As I was listening to NPR today, I noticed something for the second time in as many days: Today, it was a male reporter describing Gabrielle Giffords’ appearance in front of Congress in which she was advocating gun control with the words, “Too many children are dying. Too many children.” The way he introduced the clip was to say, “Former Congresswoman Gabrielle Giffords appeared in front of Congress today, wearing a [smart gray] suit…”
That “smart gray” part is in brackets ’cause I don’t remember exactly how he described what she was wearing because I DON’T GIVE A DAMN. She was actually wearing a salmon-colored top in the clip I saw, but I remembered him saying “gray”, I thought… probably because my brain had a little rage-seizure as soon as I heard it.
Yesterday, a female reporter was describing Hillary Clinton’s appearance in front of the House Foreign Affairs Committee — the brilliant episode in which she just ripped apart the guys trying to tear her down, and which spawned this fabulous series of gifs: How to Deal with a Mansplainer* — and the reporter was describing the context for the clip in which Clinton said, “With all due respect, we had four dead Americans. Was it because of a protest or was it because of guys out for a walk who decided they’d go kill Americans? What difference at this point does it make? It is our job to figure out what happened.” In giving this context, the reporter felt the need to describe what Clinton was wearing.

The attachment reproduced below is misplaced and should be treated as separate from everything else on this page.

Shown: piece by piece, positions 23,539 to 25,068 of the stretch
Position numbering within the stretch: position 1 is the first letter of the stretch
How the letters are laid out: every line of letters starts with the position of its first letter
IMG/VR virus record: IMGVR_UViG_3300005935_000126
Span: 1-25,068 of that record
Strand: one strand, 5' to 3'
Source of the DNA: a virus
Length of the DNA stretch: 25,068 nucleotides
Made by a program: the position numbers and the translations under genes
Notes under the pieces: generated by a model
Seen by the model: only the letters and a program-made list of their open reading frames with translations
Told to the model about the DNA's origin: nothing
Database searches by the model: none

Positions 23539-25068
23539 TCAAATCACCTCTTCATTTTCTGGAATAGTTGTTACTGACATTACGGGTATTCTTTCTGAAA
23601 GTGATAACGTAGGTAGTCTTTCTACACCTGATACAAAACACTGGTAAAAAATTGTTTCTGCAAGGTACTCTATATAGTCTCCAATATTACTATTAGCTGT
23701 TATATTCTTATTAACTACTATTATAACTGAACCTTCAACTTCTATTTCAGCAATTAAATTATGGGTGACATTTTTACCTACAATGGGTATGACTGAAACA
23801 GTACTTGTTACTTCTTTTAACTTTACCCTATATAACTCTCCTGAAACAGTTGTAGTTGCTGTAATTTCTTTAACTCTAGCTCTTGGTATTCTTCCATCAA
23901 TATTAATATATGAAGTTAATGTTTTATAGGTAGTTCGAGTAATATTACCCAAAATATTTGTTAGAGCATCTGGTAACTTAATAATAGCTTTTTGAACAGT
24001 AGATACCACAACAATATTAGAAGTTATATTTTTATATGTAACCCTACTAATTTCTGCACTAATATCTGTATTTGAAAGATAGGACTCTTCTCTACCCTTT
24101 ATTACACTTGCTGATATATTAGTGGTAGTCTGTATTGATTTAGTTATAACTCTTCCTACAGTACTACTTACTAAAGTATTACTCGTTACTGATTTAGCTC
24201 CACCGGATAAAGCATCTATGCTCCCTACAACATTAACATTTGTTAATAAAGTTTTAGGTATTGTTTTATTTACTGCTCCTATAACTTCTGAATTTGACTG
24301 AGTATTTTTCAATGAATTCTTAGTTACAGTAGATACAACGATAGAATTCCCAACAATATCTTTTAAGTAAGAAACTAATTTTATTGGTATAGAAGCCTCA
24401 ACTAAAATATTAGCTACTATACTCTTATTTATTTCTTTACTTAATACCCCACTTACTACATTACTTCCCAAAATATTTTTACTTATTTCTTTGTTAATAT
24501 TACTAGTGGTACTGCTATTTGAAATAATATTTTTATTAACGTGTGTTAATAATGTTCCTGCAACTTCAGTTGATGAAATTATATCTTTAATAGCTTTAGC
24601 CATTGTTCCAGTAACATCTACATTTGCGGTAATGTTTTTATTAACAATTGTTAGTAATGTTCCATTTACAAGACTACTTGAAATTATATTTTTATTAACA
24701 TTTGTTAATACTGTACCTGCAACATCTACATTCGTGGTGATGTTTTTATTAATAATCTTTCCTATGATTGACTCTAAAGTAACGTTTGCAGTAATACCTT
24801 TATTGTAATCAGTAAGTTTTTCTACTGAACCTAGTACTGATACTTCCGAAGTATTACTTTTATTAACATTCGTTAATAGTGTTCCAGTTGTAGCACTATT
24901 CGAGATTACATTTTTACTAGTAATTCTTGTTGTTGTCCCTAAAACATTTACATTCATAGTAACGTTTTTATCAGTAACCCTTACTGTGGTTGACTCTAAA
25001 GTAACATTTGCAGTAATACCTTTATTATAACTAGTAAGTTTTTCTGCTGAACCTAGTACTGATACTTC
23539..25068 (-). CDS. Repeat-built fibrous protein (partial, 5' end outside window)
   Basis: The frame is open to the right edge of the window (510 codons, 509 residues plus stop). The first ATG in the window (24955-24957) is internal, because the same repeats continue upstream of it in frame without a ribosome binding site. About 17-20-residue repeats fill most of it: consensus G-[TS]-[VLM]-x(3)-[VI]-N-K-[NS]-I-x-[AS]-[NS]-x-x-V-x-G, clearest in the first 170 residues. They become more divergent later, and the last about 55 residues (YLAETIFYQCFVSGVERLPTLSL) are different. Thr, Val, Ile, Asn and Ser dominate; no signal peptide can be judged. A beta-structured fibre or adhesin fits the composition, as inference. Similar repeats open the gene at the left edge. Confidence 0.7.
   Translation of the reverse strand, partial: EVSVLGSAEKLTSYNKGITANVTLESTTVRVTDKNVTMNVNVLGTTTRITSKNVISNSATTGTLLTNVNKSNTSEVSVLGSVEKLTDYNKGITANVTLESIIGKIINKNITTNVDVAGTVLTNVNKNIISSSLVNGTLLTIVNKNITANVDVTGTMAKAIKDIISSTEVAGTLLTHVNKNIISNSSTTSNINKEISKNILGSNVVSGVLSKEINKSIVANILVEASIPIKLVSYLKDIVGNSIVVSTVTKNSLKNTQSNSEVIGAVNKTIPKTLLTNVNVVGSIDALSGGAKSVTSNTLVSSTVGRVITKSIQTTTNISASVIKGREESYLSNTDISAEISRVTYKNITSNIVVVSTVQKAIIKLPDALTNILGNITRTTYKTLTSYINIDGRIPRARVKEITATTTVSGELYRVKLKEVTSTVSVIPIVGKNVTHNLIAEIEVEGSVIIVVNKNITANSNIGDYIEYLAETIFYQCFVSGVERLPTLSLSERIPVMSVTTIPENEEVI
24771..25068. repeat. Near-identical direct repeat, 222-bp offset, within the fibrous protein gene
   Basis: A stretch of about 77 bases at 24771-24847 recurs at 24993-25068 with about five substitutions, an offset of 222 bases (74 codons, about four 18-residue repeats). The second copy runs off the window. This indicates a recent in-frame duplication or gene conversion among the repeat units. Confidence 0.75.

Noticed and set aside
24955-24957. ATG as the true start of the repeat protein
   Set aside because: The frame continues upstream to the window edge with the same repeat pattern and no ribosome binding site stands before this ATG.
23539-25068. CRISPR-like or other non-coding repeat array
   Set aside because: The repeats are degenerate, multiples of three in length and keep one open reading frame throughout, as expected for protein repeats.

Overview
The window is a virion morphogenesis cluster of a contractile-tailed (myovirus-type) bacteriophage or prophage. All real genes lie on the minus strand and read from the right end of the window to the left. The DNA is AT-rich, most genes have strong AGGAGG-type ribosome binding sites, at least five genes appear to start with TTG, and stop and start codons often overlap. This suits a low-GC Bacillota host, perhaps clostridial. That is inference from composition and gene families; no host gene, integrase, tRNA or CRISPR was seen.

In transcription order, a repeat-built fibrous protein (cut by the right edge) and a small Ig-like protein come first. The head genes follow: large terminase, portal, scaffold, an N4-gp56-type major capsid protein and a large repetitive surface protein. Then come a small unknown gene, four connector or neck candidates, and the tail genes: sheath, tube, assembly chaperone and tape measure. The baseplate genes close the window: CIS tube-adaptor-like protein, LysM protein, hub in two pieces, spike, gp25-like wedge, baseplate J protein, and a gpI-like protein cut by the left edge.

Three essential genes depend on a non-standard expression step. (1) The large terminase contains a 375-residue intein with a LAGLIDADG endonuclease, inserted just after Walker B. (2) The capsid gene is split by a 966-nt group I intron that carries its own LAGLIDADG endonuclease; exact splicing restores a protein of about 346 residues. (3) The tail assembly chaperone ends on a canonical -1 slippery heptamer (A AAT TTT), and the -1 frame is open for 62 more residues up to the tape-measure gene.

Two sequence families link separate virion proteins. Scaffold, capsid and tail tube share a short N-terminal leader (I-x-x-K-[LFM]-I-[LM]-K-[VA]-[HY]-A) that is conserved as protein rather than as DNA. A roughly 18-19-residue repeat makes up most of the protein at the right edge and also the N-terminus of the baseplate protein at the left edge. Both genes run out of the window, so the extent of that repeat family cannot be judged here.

I listened closely to the reports surrounding these examples, thinking, “Maybe I’m just being overly-sensitive. Maybe they describe men’s outfits, too?” I was trying to remember a time I’d heard, “Senator Kerry appeared in the confirmation hearing in a dark gray wool suit and blue tie”, but I really couldn’t. Maybe they’d do it if men’s business attire were as … un-standardized (?) as women’s? I mean, how many ways can you describe the same two-piece suit, right?
But I’m not sure that would change anything. I think it speaks to something more insidious: an internalized, subconscious, completely sexist desire to judge women on the basis of their appearance instead of on their words or behavior… or anything relevant to the story. It’s no different from saying, “I saw this black guy come into the shop the other day, and…” when the person’s race has no bearing on the subsequent anecdote; why mention it if it’s inconsequential?
We do the same thing with female actors in a way that really doesn’t happen to male actors. I particularly like this evaluation of The Audacity of Lena Dunham in which the author describes how the media feels that Dunham “inflicts” her “blobby body” on our poor, disgusted eyes. (I don’t yet watch Girls, but the article made me want to, just ’cause Dunham sounds pretty fabulous.)
I think we should start bringing it to the attention of the folks who are doing it. If I mention someone’s haircut before I mention her politics, I want to be aware of what I’m doing. We need to take the small, internal steps — each of us — to eradicate sexist tendencies from our speech and subsequently our thinking. I just wrote the NPR Ombudsman about it, and I would encourage you, if you notice it, to bring it to the attention of the organization in which it occurred.
* I don’t particularly like the term “mansplaining”, ’cause it strikes me as sexist in the opposite direction. One could as easily say “nerdsplaining”, which is where I often encounter the phenomenon… or even “jerksplaining”.